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Peace on Earth / Human legs
Hans Noeldner, Entropic Journal
Human legs cannot compete in communities where the majority defines Access with gasoline and automobiles.
My people are at war with Slow Movement.
My people are at war with Proximity.
My people are at war with the Human Scale.
And my people are desperate to believe war begins somewhere other than with our Way of Life here and now.
In the spirit of Christmas, imagine that Peace on Earth begins with us…occupying far less of it.
In the renewal of the New Year, resolve to become that Peace.
(21 December 2010)
Hans is a long-time contributor to Energy Bulletin. Entropic Journal is his blog. -BA
Dr. David Fleming: a tribute
Shaun Chamberlin, The Ecologist
Colleague and friend Shaun Chamberlin pays tribute to the life and work of Dr David Fleming, founder of the idea of personal carbon trading
Dr. David Fleming, a visionary Green thinker and one of the key whistleblowers on peak oil, has died aged 70. He was a significant figure in the genesis of the UK Green Party, the New Economics Foundation and the Transition Towns movement.
His legacy also includes TEQs (Tradable Energy Quotas), the energy rationing scheme currently under consideration by the UK Government, his influential book Lean Logic and the real delight and inspiration he gave so freely to all who met him.
David was born on the 2nd January 1940 at Chiddingfold, Surrey, to Norman Bell Beatie Fleming, a Harley Street eye surgeon, and Joan Margaret Fleming, an award-winning crime writer.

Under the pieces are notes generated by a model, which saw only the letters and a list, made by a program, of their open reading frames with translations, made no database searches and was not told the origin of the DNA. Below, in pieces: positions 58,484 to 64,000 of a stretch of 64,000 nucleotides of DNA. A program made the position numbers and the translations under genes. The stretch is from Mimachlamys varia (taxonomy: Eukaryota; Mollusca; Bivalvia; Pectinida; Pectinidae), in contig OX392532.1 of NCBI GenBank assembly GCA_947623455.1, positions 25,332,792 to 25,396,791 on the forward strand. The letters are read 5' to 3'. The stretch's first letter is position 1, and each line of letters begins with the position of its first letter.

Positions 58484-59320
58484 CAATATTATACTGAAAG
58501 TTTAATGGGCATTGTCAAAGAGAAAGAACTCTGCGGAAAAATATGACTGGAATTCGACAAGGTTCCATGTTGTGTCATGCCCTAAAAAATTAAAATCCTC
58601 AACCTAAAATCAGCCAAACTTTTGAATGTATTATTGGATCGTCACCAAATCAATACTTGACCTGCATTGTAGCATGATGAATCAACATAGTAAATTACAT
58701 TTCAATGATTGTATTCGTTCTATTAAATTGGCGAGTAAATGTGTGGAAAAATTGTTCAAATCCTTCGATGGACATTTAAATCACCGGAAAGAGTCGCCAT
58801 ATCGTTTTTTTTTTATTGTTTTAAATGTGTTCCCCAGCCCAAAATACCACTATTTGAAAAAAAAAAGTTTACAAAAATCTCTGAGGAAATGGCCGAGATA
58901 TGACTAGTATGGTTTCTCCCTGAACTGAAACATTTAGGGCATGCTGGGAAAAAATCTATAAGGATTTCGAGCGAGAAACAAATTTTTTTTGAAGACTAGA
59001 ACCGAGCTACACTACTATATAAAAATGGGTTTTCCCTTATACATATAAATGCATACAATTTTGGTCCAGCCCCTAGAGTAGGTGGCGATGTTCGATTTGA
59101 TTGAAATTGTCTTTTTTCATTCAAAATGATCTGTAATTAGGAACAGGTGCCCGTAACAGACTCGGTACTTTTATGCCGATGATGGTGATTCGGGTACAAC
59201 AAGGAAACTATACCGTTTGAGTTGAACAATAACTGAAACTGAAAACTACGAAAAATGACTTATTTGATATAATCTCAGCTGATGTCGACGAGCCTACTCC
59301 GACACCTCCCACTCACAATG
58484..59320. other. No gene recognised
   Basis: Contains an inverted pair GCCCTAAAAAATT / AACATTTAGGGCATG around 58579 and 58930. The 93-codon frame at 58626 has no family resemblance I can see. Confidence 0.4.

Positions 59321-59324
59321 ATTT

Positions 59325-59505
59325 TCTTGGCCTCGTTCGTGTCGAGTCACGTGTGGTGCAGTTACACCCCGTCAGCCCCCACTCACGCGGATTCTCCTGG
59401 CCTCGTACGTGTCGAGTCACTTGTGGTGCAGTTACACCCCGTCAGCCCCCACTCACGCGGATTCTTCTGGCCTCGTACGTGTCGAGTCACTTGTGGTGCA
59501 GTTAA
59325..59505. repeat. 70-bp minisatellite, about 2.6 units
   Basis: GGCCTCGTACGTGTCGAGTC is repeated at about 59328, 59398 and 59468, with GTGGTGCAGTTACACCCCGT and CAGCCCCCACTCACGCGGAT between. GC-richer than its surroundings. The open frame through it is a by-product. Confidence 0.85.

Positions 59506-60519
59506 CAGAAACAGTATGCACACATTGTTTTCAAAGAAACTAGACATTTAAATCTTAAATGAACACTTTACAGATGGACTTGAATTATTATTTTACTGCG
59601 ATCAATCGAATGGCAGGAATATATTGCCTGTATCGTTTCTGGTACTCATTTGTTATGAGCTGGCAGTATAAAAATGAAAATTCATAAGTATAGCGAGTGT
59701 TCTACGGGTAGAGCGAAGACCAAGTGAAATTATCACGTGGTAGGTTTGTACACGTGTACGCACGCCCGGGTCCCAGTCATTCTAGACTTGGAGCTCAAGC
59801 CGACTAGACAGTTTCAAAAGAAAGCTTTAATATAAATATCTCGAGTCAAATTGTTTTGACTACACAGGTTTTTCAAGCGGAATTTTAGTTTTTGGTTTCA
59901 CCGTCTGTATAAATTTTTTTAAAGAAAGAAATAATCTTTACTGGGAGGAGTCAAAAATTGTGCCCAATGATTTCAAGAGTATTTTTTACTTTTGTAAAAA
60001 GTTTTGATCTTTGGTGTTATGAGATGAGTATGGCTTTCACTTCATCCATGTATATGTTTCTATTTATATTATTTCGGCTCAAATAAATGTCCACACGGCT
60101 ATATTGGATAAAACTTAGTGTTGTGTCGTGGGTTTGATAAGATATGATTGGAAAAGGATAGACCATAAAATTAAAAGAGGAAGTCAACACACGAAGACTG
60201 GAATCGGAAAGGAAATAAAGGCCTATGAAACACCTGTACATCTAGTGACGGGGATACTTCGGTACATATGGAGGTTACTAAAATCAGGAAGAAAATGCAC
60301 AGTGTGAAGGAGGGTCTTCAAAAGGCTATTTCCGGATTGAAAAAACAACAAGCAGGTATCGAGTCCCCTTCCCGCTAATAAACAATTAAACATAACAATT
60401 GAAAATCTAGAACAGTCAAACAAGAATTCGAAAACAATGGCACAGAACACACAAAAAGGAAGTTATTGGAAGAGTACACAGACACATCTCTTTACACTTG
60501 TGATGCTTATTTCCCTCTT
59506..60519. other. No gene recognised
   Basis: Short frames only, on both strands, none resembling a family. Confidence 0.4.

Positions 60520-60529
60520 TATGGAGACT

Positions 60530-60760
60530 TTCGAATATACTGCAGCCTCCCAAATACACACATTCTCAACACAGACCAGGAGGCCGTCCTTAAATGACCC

(21 December 2010)
Songs of Petroleum – Jan Lundberg’s Autobiography
Jan Lundberg, Culture Change
I’m happy to announce that my first book, my autobiography, is completed. You can get it in e-book form now, or order the hard copy and receive it in days. Songs of Petroleum has no in-depth review yet, but after the passages and photos below you can read a brief description of the book. It’s by Albert Bates who wrote the awesome new book The Biochar Solution.
Since 2004 I had been working with literary agents and publishers to produce a book not about my life but on my findings from two careers: oil-industry analyst at Lundberg Survey, and “eco-warrior” fighting petroleum pollution, car culture and sprawl development. After various drafts and receiving good advice, I realized that an autobiography would be the wisest choice as a first book. This is probably the best way I can get a message out and hope to contribute to an historic turnaround: society’s relationship with petroleum dependence must be seen as unhealthy, and we can begin a saner, happier way of living today. What’s not to like about depaved spaces for gardens, Pedal Power Produce, Sail Transport Network, and a secure local economy?
As Oil Guru, Dan [Lundberg, my father] earned a regular Nightly Business Report commentary spot on the Public Broadcasting System television network in the early and mid-1980s. I helped edit or proof-read just about every one of those commentaries, and we delighted in the occasional opportunity to attack gasohol and ethanol for causing “agricultural strip mining” (as we did in the Lundberg Letter). We even took a swipe at the White House policy of supporting the Contras in Nicaragua. However, when I wrote up a commentary for my father that advocated a restructuring of the work force’s geographic relationship to the work place, in order to slash oil use, he rejected it as risky and too daring to pursue — even though he knew I was correct.